The overarching question imparting urgency to this exploration is: Can U.S.-Russian contention in cyberspace cause the two nuclear superpowers to stumble into war? In considering this question we were constantly reminded of recent comments by a prominent U.S. arms control expert: At least as dangerous as the risk of an actual cyberattack, he observed, is cyber operations’ “blurring of the line between peace and war.” Or, as Nye wrote, “in the cyber realm, the difference between a weapon and a non-weapon may come down to a single line of code, or simply the intent of a computer program’s user.”
Dr. Ashlie Burkart is an Associate with the Belfer Center's Environment and Natural Resources Program and the Chief Scientific Officer at Germin8 Ventures. As a double-boarded anatomic and clinical pathologist with expertise in gastrointestinal/liver pathology, Dr. Burkart is uniquely skilled at investigating the causes and nature of gastrointestinal diseases, as well as the laboratory application of biologic, chemical and physical sciences. She is also a grant-funded researcher conducting gut barrier mechanistic studies with far reaching implications for human health and disease.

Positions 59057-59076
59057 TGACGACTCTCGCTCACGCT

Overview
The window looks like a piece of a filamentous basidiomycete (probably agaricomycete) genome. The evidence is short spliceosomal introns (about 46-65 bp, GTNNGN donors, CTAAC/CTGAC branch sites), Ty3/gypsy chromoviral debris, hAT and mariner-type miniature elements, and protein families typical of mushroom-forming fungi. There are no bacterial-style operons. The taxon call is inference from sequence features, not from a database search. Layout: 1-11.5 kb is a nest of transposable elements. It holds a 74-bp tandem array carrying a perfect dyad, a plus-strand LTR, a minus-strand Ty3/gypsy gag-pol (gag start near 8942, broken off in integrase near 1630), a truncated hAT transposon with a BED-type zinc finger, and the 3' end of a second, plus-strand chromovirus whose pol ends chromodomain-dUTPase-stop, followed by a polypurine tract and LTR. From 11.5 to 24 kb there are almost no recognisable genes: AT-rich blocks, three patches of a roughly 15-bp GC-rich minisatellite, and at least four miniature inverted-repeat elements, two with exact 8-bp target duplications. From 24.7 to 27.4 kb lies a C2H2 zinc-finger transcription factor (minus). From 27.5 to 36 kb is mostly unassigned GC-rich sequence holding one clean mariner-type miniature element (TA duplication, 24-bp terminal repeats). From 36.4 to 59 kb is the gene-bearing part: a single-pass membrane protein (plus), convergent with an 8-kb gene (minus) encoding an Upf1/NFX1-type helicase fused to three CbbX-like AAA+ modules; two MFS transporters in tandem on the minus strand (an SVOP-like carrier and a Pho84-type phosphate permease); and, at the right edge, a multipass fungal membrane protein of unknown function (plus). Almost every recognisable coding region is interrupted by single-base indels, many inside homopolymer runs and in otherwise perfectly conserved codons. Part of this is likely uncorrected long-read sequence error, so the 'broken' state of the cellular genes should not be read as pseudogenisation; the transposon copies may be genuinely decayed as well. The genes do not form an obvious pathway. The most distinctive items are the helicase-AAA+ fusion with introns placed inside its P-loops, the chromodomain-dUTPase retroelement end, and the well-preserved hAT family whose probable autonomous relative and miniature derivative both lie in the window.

Drawing upon her deep pathology and research background, Dr. Burkart plays a key role in extending Germin8’s scientific capabilities and actively supporting Germin8 portfolio companies. Dr. Burkart’s extensive knowledge across health and nutrition, microbiome, agro-ecology, and climate alike positions her effectively as a medical-ecologist bringing intellectual horsepower to shepherd a new standard of care for people and the planet, enabled by our food.
Dr. Burkart received a B.A. in biology from Brown University, where she graduated magna cum laude with an honors in neuroscience, and an M.D. from McGill University’s Faculty of Medicine and Health Sciences. Dr. Burkart completed residencies in anatomic pathology and clinical pathology at John Hopkins Medical Institutions, as well as a fellowship in gastrointestinal/liver pathology at the Hospital of the University of Pennsylvania. She is a recipient of the Dean’s Award for Distinguished Teaching, the highest teaching award that is awarded by the graduating medical school class. Dr. Burkart was also awarded the National Leonard Tow Humanism in Medicine Award, which the medical college awards to “one faculty member who demonstrates both clinical excellence and outstanding compassion.” She is based in Pennsylvania.Last Updated: